Nintendo is expanding its esports efforts by moving into high schools. The company has announced a new partnership with PlayVS, which will see games like Super Smash Bros. Ultimate and Splatoon 2 introduced into varsity athletics starting in the fall. “What’s magical about this opportunity is that it’s a way for kids to participate, to compete against their peer levels, and to do so as part of high school athletics,” Nintendo’s Bill Trinen tells The Verge.
PlayVS is an amateur esports platform that has partnerships with state and national high school athletic associations, turning competitive gaming into officially recognized competition. It currently operates at three age brackets — youth, high school, and college — with games including Fortnite, Overwatch, and League of Legends.
As part of the partnership with Nintendo, both Splatoon and Smash will become officially sanctioned varsity sports when the high school fall season kicks off on September 20th. Early next year, Mario Kart 8 Deluxe will be added as well. Nintendo will also be providing copies of the games and a year-long Switch Online subscription to “3,000 select qualifying schools.”
According to Delane Parnell, founder and CEO of PlayVS, many high school esports programs already featured Nintendo games in an unofficial capacity, making it a good fit. “I was at a school not long ago, and they have a Smash program organized internally at the school,” he says. “And they’re really excited at the prospect of being able to play Smash and Splatoon against other schools in their state.”
For Nintendo, it’s in part a promotional opportunity, opening up these games to a new audience. But Trinen also describes it as “our first next step in terms of how we can support competitive communities.” In the past, Nintendo has had a somewhat rocky relationship with the grassroots communities around these games, but the company sees this as a chance to expand its footprint in the space. (Nintendo’s esports approach has historically been much more hands-off compared to competitors like Riot or Blizzard, which operate their own professional leagues and tournaments.)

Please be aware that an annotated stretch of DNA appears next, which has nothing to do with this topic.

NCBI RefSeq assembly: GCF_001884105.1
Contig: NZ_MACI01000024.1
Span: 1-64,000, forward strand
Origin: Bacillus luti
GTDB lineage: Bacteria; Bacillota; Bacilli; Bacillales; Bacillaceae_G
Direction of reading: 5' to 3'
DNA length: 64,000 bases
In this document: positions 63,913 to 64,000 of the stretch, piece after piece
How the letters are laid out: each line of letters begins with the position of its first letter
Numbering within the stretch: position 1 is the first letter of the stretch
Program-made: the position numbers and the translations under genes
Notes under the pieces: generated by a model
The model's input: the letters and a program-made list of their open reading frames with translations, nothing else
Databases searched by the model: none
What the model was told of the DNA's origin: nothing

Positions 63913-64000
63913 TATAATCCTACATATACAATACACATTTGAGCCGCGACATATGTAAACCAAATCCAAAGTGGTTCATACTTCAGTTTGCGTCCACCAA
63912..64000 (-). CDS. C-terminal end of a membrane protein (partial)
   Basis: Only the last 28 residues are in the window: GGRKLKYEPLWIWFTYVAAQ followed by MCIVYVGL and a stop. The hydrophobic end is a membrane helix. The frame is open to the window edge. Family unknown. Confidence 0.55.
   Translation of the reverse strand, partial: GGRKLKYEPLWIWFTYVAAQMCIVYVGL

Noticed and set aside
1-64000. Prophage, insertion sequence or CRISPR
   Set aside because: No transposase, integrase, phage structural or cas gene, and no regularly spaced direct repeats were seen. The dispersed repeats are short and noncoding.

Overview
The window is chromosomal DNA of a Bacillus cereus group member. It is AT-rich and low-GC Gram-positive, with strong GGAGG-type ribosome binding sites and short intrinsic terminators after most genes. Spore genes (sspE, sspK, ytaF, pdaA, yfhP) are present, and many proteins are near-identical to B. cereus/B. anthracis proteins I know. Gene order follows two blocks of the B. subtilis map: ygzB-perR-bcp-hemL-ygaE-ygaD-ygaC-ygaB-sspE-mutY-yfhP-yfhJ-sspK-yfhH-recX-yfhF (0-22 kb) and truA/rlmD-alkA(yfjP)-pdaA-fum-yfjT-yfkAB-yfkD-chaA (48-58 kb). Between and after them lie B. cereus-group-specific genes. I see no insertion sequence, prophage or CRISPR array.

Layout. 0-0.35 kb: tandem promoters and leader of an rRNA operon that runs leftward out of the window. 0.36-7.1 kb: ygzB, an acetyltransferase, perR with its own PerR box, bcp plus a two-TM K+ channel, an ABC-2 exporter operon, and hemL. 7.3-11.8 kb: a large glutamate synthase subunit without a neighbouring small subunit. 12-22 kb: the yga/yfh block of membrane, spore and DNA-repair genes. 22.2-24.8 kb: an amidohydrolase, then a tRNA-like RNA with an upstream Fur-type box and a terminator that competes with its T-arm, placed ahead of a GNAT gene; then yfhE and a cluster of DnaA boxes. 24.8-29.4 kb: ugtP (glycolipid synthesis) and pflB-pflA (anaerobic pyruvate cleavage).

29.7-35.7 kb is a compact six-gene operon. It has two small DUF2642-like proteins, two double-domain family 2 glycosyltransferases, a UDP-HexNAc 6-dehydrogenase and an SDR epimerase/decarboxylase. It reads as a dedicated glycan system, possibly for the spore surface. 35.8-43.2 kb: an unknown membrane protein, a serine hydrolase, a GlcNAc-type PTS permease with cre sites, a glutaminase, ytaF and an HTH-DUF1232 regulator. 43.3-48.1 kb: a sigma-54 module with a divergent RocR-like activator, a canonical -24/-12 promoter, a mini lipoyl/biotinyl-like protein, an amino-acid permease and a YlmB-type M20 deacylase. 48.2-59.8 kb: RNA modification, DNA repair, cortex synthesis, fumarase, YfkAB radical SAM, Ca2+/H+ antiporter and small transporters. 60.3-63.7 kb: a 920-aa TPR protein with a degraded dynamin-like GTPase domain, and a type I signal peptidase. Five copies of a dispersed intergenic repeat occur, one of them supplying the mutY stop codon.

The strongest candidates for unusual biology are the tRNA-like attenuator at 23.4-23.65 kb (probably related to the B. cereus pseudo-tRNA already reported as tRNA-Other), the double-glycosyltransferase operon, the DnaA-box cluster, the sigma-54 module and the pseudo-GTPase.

“We view it as a great opportunity to help kids who have an interest in video games, to be able to experience some of the camaraderie, some of the team-based atmosphere that you get with these programs,” says Trinen. “We felt that the high school level was a great place to start. At that level you’re starting to see kids who are already spending time playing the game, their skill level is pretty high, and the interest is there in terms of the competitive side of things.”
When it came to selecting games to be featured as part of the program, he adds that “Super Smash Bros. and Splatoon are two franchises where the communities have really done a fantastic job of building up a scene and helping to establish them as competitive titles.” As for Mario Kart, it was chosen as a more approachable option. “I think it’s one that, from an intimidation factor, is a lot lower than a lot of other games. Having something like that in the mix helps broaden the overall appeal of the program.”
Trinen says that, as the partnership continues, Nintendo will look at potentially expanding to other age categories. There might even be some new games added into the mix. “Arms, being a favorite of mine, is definitely in the back of my mind as a potential candidate,” he says.